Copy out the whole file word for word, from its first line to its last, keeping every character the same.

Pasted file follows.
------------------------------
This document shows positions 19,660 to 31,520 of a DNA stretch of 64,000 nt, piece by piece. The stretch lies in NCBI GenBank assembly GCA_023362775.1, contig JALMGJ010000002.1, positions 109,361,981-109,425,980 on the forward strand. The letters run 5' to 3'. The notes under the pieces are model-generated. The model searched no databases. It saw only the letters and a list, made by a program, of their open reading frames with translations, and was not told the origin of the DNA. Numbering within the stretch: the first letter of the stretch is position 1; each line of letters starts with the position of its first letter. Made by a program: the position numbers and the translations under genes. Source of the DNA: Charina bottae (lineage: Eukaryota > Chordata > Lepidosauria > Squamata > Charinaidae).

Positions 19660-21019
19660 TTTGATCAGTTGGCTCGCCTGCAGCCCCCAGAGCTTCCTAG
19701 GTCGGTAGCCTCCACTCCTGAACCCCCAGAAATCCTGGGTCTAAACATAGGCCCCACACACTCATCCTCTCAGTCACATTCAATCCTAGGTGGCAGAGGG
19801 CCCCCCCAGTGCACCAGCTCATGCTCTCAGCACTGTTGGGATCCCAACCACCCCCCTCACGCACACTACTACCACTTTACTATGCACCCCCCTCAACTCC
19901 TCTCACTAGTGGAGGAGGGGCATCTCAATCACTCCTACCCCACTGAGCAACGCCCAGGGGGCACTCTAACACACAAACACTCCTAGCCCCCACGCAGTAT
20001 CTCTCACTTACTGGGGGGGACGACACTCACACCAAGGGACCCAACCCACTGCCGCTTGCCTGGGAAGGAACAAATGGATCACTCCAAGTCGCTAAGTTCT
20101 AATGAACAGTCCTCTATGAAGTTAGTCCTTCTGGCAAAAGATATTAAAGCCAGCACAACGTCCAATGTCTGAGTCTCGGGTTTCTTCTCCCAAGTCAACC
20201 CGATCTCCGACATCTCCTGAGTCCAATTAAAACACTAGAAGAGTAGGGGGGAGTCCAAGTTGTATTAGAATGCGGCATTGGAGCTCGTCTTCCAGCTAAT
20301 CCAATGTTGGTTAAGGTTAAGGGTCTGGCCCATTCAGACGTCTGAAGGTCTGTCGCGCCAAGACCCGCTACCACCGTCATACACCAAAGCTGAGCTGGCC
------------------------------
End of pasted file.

This document shows positions 19,660 to 31,520 of a DNA stretch of 64,000 nt, piece by piece. The stretch lies in NCBI GenBank assembly GCA_023362775.1, contig JALMGJ010000002.1, positions 109,361,981-109,425,980 on the forward strand. The letters run 5' to 3'. The notes under the pieces are model-generated. The model searched no databases. It saw only the letters and a list, made by a program, of their open reading frames with translations, and was not told the origin of the DNA. Numbering within the stretch: the first letter of the stretch is position 1; each line of letters starts with the position of its first letter. Made by a program: the position numbers and the translations under genes. Source of the DNA: Charina bottae (lineage: Eukaryota > Chordata > Lepidosauria > Squamata > Charinaidae).

Positions 19660-21019
19660 TTTGATCAGTTGGCTCGCCTGCAGCCCCCAGAGCTTCCTAG
19701 GTCGGTAGCCTCCACTCCTGAACCCCCAGAAATCCTGGGTCTAAACATAGGCCCCACACACTCATCCTCTCAGTCACATTCAATCCTAGGTGGCAGAGGG
19801 CCCCCCCAGTGCACCAGCTCATGCTCTCAGCACTGTTGGGATCCCAACCACCCCCCTCACGCACACTACTACCACTTTACTATGCACCCCCCTCAACTCC
19901 TCTCACTAGTGGAGGAGGGGCATCTCAATCACTCCTACCCCACTGAGCAACGCCCAGGGGGCACTCTAACACACAAACACTCCTAGCCCCCACGCAGTAT
20001 CTCTCACTTACTGGGGGGGACGACACTCACACCAAGGGACCCAACCCACTGCCGCTTGCCTGGGAAGGAACAAATGGATCACTCCAAGTCGCTAAGTTCT
20101 AATGAACAGTCCTCTATGAAGTTAGTCCTTCTGGCAAAAGATATTAAAGCCAGCACAACGTCCAATGTCTGAGTCTCGGGTTTCTTCTCCCAAGTCAACC
20201 CGATCTCCGACATCTCCTGAGTCCAATTAAAACACTAGAAGAGTAGGGGGGAGTCCAAGTTGTATTAGAATGCGGCATTGGAGCTCGTCTTCCAGCTAAT
20301 CCAATGTTGGTTAAGGTTAAGGGTCTGGCCCATTCAGACGTCTGAAGGTCTGTCGCGCCAAGACCCGCTACCACCGTCATACACCAAAGCTGAGCTGGCC